Last month, Brooklyn Arts Council Grants Manager Ayoka Wiles-Abel came across an interview with Frances Hesselbein, former Executive Director of the Girl Scouts and a one-hundred-year-old leader who is still enthusiastic about her job. In the article, Hesselbein repeats the following phrase: “Work is love made visible” (Kahlil Gibran).
This idea felt significant to Wiles-Abel, who shared the quote widely. “We are constantly bombarded with messages and images,” she observed in a recent phone interview. “CNN, Instagram, someone sharing a post like ‘I just had a great coffee’ or something. And in the midst of it, I came across this inspiring statement about doing work you’re passionate about.”
Wiles-Abel brings a wealth of arts programming and nonprofit leadership experience to her role at BAC. She recounted this moment when asked how she sees the grants world evolving. “To me, this love, this work, is about connecting with others to make meaning.” Wiles-Abel believes this is where she and the Brooklyn Arts Council are headed – towards an increasing recognition of the value of creative connection.
Now in its 51st year, the Brooklyn Arts Council (BAC) is an organization that comprehensively supports artistic expression and experience in the borough. Among their many offerings, BAC gives grants that fund over 150 programs a year and distribute more than $420,000 annually to individual artists, collectives, and nonprofits.
For the last 37 years, they have financially supported dance, film, folk arts, literary arts, theatre, music, visual arts, performing arts, and nearly every inter- and multi-disciplinary iteration between. Their three primary grant programs are the Brooklyn Arts Fund, Destination>Brooklyn, and Local Arts Support; artists can apply for all three using Submittable.
In recent years, BAC has made a commitment to funding fewer projects at higher amounts. In 2016, their average grant size was $3,500. They received 395 applications and gave out 119 awards. BAC also offers applicant resources, including application draft reviews and community information sessions on their grants that, in 2016, 679 people attended.
For successful applicants like JP Howard, it’s this kind of comprehensive commitment to the process that sets BAC apart. Howard has received grant funding from BAC since 2014 for her organization Women Writers in Bloom Poetry Salon (WWBPS).
“The Brooklyn Arts Council is really supportive of grantees, and the workshops they offer are invaluable. Their team is supportive throughout the process – they’ve even come out to a few of my salons because they want to see and support what’s happening in the community, and that’s great.”
Howard has been the four-time recipient of grants for WWBPS from the Brooklyn Arts Fund, which the BAC awards on behalf of the New York City Department of Cultural Affairs. The Salon provides NY-area women writers a monthly opportunity to share, collaborate, and support each other’s creative work. Grant awards have supported honoraria, allowing Howard to pay visiting writers each and every month for their participation in WWBPS’s Brooklyn-based gatherings. They have also funded special anniversary events, a traveling salon library, promotion, photography, and video documentation of the salon. According to Howard, at least 70% of her budget for WWBPS comes from BAC.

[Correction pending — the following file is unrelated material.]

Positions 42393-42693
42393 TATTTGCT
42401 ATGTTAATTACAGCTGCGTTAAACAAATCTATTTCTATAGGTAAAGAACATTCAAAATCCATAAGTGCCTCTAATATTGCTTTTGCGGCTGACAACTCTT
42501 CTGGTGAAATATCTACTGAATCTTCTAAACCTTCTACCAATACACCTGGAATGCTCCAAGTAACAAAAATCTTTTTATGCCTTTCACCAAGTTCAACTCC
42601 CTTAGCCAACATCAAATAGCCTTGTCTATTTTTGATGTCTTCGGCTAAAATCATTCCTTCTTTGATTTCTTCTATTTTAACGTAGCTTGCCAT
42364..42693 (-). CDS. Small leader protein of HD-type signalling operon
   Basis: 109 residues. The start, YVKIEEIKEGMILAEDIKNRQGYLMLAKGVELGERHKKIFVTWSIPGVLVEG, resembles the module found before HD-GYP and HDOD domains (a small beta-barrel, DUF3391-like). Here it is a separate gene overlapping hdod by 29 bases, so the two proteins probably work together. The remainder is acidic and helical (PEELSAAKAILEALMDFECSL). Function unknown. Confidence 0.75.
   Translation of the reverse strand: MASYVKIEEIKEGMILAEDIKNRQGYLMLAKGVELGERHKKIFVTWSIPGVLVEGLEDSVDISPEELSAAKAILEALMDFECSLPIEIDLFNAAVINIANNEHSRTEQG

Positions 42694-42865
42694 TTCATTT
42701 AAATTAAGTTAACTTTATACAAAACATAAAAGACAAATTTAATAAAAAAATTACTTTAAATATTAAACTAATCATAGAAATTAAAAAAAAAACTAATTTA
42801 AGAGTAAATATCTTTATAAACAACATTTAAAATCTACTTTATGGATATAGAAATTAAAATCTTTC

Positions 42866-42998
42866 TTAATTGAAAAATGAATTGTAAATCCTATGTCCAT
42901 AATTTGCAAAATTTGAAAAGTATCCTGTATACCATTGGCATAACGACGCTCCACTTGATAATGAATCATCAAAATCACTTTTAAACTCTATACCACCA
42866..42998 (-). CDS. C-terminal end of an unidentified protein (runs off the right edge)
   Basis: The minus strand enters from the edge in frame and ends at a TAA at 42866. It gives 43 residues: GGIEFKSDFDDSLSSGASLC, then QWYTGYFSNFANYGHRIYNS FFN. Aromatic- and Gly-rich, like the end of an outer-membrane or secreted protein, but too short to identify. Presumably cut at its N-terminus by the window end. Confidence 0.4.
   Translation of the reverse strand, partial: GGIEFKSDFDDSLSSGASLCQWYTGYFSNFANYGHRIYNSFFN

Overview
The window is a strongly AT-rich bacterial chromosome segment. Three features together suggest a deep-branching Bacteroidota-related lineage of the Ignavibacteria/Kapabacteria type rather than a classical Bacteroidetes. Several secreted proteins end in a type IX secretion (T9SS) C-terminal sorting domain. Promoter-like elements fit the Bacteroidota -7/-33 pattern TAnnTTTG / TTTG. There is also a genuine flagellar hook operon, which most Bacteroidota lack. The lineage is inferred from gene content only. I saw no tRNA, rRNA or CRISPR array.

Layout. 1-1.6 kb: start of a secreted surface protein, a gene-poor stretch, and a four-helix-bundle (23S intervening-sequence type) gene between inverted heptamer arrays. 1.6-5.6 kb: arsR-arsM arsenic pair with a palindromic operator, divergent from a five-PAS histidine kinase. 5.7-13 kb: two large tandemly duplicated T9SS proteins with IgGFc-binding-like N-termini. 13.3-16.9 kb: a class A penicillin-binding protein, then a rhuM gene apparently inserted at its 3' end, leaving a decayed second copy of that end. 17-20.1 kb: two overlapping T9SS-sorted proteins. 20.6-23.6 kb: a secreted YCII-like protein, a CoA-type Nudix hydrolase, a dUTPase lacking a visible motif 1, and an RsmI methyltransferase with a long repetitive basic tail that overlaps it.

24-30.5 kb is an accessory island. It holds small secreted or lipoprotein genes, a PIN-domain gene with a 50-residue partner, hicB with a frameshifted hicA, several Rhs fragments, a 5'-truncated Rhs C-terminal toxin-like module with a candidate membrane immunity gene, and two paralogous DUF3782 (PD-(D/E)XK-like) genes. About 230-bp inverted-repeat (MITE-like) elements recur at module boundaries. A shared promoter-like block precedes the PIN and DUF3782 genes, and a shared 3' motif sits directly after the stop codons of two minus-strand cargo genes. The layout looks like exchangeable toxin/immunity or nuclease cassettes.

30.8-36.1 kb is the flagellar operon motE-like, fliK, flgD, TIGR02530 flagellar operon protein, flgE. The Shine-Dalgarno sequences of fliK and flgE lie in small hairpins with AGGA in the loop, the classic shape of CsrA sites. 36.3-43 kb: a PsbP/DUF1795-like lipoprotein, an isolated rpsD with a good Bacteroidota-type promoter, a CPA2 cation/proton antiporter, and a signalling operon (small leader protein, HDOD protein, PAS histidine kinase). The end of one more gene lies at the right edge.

The work of Yasmin Mistry, Director of the Foster Care Film & Community Engagement Project, is also supported by BAC. Mistry recently received a Local Arts Support grant, funding that comes from the New York State Council on the Arts Decentralization Program. She has also received several Brooklyn Arts Fund grants over the course of her project.
In Mistry’s experience as a volunteer and Court Appointed Special Advocate for foster youth, she felt an imperative to share the young people’s stories. “I asked myself, how do I have more say in these youth’s lives than they do? I wanted to empower them.”
Mistry’s background as an animator and filmmaker inspired her to begin collecting interviews for what she originally envisioned as a single documentary. The overwhelming response and wealth of important material she collected led her to change the project scope, expanding it into a larger collection of 6-8 short films, and eventually, a feature that follows one family for an extended period (they’ve documented four years so far). Since 2014, she has received close to $15,000 through BAC, allowing her to create 3 films (hybrid live-action and animation), Feeling Wanted, My Identity, and Family Rewritten (with one more in production), as well as 18 video “snapshots.”
According to Wiles-Abel, successful grant proposals like Howard’s and Mistry’s exhibit artistic merit, clarity, and feasibility within the proposal, uniqueness, and community benefit. A good proposal “clearly answers those key questions we learned in 3rd grade – who, what, where, how, and why.” Still, the importance of brevity and clarity doesn’t imply that deep, meaningful impact isn’t always the endgame.
“From my vantage point, even though culturally we’re relying increasingly on technology, the emphasis on less is more, Snapchat, etc., we are also continually realizing the need for greater connection, for work that leads to community engagement, impactful outcomes. We want to know from applicants what the funding will actually signify not just in terms of dollars and cents but in terms of creating and connecting.”
Although the 2017 grant cycle has closed, BAC is currently seeking teaching artists and performance ensembles to participate in their education program. They are also accepting applications for the East Brooklyn Capacity Building Award from nonprofit arts organizations — this opportunity is made possible by the JPMorgan Chase Foundation and administered by BAC.